Wrapped in a Dream
Who: The finest contemporary fusioneers
Sounds like: Jazz-rock is alive and well
Is it any good? Spyro Gyra has found its groove once again. From the opening Maceo Parker-meets-Larry Goldings funk of “Spyro Time,” this is the band’s most inspired album in years. Young drummer Josh Dion, whose father lives in Virginia Beach, is impressive, and it may just be his shot of youth that reinvigorated founding saxophonist Jay Beckenstein and his longtime playmates. But if you saw these guys last summer at Town Point Park, you know how much fun they have when they get together. On this disc, the good times never end. The music is muscular, rhythmic jazz-rock, filled with impressive soloing and tight ensemble work. The sound is crisp and full; the slinky title track slithers into your mind and won’t let go. It’s the kind of stuff that got a lot of us into jazz in the first place, reminiscent of the Brecker Brothers and Tom Scott in the mid ‘70s…but unmistakably Spyro.
David “Fathead” Newman
Who: 73-year old living legend of jazz
Sounds like: he’s still got the goods
Is it any good? Yes indeed! This septet lineup is the perfect setting for Fathead—trumpet, trombone and bari sax doubling, harmonizing and comping beneath and around his saxes and flute. It’s been a long time since anyone’s tackled “Goldfinger,” and it’s a treat to hear it played here with Newman’s sexy soulfulness. He’s always been one of the great but underappreciated jazz flutemen, and “Pharoah’s Gold” and “Flankin” rank with previous jewels like “Delilah” and “The Thirteenth Floor” at the top of his recorded flute canon. On “A Flower is a Lovesome Thing” Newman’s tenor sax floats atop a smooth bed of harmonic horns, and “Here Comes Sonny Man” approximates the feel of a much larger band. “Sneakin’ In” does just that with its slow funk, “Suki Duki” cooks with a Native American rhythmic and melodic feel, and “It Was a Very Good Year” is a surprisingly appropriate ballad choice dripping with soul.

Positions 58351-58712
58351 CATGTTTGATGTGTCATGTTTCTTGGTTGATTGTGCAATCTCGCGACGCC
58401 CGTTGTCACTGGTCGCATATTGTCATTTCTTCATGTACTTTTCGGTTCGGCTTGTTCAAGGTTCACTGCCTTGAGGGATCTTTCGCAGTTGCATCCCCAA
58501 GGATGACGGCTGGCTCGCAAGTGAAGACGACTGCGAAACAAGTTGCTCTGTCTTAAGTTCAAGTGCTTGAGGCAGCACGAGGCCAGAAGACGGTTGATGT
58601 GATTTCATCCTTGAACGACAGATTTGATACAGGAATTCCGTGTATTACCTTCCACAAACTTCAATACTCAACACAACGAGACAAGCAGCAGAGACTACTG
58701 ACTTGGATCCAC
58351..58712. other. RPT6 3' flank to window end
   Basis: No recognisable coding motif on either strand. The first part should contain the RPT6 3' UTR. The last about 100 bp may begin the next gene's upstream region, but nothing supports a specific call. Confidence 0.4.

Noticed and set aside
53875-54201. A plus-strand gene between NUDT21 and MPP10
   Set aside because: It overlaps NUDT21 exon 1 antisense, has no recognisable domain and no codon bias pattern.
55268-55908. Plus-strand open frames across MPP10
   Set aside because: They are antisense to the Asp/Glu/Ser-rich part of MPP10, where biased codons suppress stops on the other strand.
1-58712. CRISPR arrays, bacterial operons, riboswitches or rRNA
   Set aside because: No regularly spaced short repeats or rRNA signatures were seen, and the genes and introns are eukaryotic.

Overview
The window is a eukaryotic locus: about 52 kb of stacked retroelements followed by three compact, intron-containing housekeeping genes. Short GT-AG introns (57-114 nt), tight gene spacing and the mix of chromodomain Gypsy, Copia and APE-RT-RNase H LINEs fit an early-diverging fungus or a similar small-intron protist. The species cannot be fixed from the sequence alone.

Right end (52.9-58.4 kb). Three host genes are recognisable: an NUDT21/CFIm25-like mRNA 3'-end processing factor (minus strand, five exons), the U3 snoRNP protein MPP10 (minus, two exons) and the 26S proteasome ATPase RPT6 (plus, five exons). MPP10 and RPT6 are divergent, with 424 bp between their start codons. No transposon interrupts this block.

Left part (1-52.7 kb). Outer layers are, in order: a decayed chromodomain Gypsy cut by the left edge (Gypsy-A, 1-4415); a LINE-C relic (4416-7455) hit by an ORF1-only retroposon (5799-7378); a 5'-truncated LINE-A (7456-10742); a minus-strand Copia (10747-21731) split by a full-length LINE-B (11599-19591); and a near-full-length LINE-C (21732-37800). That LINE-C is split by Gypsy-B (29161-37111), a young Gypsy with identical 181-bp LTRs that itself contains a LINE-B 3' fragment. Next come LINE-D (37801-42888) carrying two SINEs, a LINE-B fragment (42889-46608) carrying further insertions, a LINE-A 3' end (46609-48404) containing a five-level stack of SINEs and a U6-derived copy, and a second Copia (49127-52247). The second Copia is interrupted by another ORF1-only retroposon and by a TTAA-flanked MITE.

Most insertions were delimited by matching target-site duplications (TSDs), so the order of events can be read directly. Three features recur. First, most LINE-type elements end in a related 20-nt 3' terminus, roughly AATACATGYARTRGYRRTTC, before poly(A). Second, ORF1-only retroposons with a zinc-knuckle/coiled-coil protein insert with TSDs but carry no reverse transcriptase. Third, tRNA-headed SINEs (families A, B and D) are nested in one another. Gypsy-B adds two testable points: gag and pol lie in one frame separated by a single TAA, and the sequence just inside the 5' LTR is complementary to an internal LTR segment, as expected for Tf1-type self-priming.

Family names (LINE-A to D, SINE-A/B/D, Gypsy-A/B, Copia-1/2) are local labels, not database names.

Dances, Prayers & Meditations for Peace
Who: Latin Grammy-winning flutist
Sounds like: technique without soul
Is it any good? As a jazz flute player myself, I listen to every jazz flute recording I can find. There aren’t that many. Nestor Torres is a Puerto Rican native who relocated to Miami 25 years ago after studying in New York and Boston. He’s one of those guys I’d like to like, but his music just doesn’t do much for me. It’s not lack of technique—he has plenty. His clean tone is straight out of the classical tradition, similar to fellow conservatory-trained jazzman Hubert Laws. While I prefer a grittier sound, I can enjoy such purity if the setting is right. But Torres’ material leaves me flat; the pre-programmed arrangements he surrounds himself with are mechanical and boring. It’s too bad. Torres says this album was inspired by 9/11 and by a lecture given by the Dalai Lama in Florida. I wish those events had sparked a more interesting musical response.
copyright © 2006 Jim Newsom. All Rights Reserved.